The smoke filled sky did not diminish the beautiful afternoon Veteran’s Day celebration at the Snyder Lane Community Center. Over two dozen girl scouts gathered around their leaders as they reviewed one more time in the center court their flag retirement ceremony that would end the festivities.
The oval turnaround off Snyder Lane greeted visitors with twenty-five American flags flapping in the light breeze. The Rohnert Park Community Band resounded with a musical prelude of military and marching songs as spectators entered the community center. Ten minutes before the celebration officially began, the auditorium seats were all taken.
Pictures and stories of servicemen decorated the sidewalls. These replica banners, smaller versions of the banners that hang along the Rohnert Park Expressway, reminded everyone of the local young people serving in the military.
Girls from the Rancho Cotate High School Flag Team presented the colors as they marched the length of the room to deliver the flags to the stage. Mayor Pam Stafford led the crowd in reciting the Pledge of Allegiance and the band followed with its rendition of “The Stars Spangled Banner.” After she recognized some dignitaries, Mayor Stafford noted that it was the hundredth anniversary of Armistice Day. She declared that all had “come together to honor our service men and our veterans who have kept us safe.
Andy Durkee introduced the keynote speaker, Dan Gossage, a Rancho Cotate graduate who joined the Coast Guard in 2008. Gossage recalled some of his many adventures working on a high-endurance Coast Guard cutter whose primary mission was drug interdiction off the coasts of Latin America. He discussed his work with Search and Rescue, especially with hurricane rescue during the Houston flooding. As he told the story of saving a woman in a floating refrigerator, he remarked that he had “no more proud moment than this,” as he and his comrades made eleven hundred rescues in three days. Gossage recalled another rescue off the Golden Gate where, he said, the Friendly City motto seemed to show that it had rubbed off him as he convinced a lady not to jump into the threatening ocean so that she could be saved.
The Vintage Choir followed the keynote speaker with a four and a half minute captivating reprisal of the Norah Jones’ song from Ken Burns’ documentary, “The War.” Its refrain, “America, America, I gave my best to you,” underscores the theme of the humility the American military man displays in his service. The song culminates with the notion that every task in the military is necessary and important: “Know each quiet act of dignity is that which fortifies/The soul of a nation that never dies.” The choir rose to a fine crescendo in the last minute with “I gave my best to you.”
Andy Durkee, Military Banner Coordinator, explained the history and the purpose of the banners. He reported that fifty-seven banners had been installed since the inception of the program in 2011. Then he spoke about the five latest honorees and their families who would receive small replica banners.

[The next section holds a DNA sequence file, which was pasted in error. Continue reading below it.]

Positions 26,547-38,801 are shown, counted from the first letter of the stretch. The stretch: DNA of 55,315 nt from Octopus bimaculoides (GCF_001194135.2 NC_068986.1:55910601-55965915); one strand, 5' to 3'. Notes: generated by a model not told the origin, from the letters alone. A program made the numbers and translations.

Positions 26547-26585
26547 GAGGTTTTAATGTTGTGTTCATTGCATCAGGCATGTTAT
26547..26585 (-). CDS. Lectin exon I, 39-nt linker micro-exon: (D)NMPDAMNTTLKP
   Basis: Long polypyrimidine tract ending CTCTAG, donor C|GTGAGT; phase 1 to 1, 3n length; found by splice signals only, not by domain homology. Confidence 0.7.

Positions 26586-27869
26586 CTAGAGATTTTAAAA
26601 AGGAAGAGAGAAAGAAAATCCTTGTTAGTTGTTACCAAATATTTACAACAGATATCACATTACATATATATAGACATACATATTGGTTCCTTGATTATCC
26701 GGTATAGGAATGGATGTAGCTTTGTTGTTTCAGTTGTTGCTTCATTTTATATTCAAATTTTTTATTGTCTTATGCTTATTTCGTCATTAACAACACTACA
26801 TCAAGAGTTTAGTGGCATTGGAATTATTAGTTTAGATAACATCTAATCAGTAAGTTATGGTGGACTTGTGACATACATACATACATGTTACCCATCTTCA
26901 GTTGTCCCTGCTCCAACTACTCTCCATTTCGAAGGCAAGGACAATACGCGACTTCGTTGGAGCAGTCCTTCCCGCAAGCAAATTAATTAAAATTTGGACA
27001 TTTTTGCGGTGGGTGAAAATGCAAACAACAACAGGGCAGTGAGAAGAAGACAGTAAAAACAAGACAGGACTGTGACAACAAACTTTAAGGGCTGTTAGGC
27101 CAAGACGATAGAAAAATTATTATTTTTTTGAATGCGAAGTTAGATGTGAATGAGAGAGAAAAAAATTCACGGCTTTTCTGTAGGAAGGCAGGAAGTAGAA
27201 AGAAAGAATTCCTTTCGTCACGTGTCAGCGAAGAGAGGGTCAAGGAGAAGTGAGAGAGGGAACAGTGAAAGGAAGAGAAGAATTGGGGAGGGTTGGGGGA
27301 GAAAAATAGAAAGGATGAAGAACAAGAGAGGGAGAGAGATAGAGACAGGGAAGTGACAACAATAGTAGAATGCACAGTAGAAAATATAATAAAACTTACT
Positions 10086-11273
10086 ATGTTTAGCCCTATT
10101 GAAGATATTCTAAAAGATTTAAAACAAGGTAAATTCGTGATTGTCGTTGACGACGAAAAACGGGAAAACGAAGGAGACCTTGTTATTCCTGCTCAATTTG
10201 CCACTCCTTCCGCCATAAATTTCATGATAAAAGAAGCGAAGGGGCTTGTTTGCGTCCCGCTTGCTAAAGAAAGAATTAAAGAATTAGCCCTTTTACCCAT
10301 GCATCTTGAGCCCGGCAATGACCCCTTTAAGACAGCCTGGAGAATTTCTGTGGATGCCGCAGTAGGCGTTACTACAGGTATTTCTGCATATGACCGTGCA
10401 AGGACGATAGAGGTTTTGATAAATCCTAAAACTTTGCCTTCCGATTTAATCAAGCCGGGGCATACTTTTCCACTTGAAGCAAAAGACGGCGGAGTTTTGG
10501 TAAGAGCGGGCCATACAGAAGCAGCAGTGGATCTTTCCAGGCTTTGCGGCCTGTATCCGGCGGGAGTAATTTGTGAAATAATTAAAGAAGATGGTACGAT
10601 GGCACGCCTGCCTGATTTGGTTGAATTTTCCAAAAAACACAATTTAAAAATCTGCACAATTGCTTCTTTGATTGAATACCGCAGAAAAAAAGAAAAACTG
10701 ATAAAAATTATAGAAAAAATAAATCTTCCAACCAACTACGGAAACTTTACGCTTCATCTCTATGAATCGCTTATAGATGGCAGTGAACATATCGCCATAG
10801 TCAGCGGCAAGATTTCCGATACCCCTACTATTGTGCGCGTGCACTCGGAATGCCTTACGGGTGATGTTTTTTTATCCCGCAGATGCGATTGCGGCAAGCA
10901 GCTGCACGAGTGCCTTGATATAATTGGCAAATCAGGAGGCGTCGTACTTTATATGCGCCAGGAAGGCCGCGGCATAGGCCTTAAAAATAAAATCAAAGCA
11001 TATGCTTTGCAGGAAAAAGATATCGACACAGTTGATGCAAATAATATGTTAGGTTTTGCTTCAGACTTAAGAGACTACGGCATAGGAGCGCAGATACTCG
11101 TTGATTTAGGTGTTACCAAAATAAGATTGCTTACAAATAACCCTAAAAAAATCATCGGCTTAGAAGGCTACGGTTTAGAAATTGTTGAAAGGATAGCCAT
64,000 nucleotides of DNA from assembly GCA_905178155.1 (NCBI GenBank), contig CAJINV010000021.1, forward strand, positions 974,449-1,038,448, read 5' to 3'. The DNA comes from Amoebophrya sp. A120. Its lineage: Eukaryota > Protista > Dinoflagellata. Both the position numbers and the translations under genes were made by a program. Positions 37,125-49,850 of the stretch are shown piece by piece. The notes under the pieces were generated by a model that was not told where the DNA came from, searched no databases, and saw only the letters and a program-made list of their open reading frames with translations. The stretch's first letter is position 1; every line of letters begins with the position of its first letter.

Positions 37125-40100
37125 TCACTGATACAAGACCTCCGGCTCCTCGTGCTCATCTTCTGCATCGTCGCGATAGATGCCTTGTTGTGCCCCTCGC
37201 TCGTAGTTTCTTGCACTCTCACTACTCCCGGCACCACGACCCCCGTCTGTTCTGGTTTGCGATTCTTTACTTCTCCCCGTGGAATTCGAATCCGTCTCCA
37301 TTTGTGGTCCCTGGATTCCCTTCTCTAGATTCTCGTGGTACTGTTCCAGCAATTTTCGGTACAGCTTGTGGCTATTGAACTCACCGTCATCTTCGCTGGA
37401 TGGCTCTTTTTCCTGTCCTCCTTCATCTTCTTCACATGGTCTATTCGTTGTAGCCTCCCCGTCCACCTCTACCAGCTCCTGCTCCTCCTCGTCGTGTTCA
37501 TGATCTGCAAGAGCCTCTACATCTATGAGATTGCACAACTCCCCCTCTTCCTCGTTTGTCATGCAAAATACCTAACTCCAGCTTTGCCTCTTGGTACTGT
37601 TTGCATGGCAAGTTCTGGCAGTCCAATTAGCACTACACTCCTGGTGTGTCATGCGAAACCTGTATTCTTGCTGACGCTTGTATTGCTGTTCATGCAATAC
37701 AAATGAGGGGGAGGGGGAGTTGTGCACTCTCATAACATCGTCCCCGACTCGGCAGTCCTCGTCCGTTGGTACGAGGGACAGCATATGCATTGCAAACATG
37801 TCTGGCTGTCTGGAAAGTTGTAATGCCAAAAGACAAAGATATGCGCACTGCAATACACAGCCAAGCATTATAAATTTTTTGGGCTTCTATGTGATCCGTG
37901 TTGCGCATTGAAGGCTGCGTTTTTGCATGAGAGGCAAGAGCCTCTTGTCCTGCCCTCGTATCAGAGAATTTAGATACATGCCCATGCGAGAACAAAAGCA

Private First Class James McCoy, a 2017 Rancho Cotate graduate, joined the United States Army Infantry and soon completed basic training at Fort Benning, Georgia. He and his wife, another Rancho graduate, live in Oahu, Hawaii, where he performs simulations and attends training at Fort Polk, Louisiana. Private McCoy ranked as an “Expert” in “Marksmanship,” has accomplished one of the highest achievements for infantrymen.
Lakota Sims, another 2017 Rancho Cotate graduate, who was active in many local sports, joined the Navy in 2018. He trained to become a Damage Control man and is now stationed in San Diego on the USS Compens.
Jaxon Crothers, a varsity wrestler and football player, graduated from Rancho Cotate in 2016, and then followed in his great grandfather’s footsteps by joining the Army. A Fire Support Specialist, Crothers is currently stationed at Fort Bliss in El Paso, Texas, the largest missile and artillery-training base.
Julia Guerrero, a 2017 Rancho Cotate graduate, who played basketball all four years and held many offices in student government, spent her 2017-2018 school year at the Naval Academy Prep School in Newport, Rhode Island. Upon completion, she accepted an appointment to the Coast Guard Academy. This four-year military academy graduates commissioned officers with a bachelor of science degree. She will then have a five-year commitment to serve in the Coast Guard. Next summer she will sail aboard the tall ship Eagle on an extended training cruise.
Connor Ehrmantraut, a 2017 El Camino graduate, chose the United States Navy to follow in the footsteps of both his grandfather and uncle. Having completed boot camp and technical training, he is now an engineman who is currently deployed at Naval Support Activity Bahrain.
Following the banner presentations, the band and the choir performed service songs. Veterans from each branch stood while their service’s song sounded. The ceremony ended with Girl Scouts telling about the retirement of flags, the meaning of the parts of the American flag and historical episodes during the American Revolution. Mayor Stafford acknowledged all who made this day possible and the event concluded with a martial air from the community band. Rohnert Park paid its tribute to its veterans and its active military people.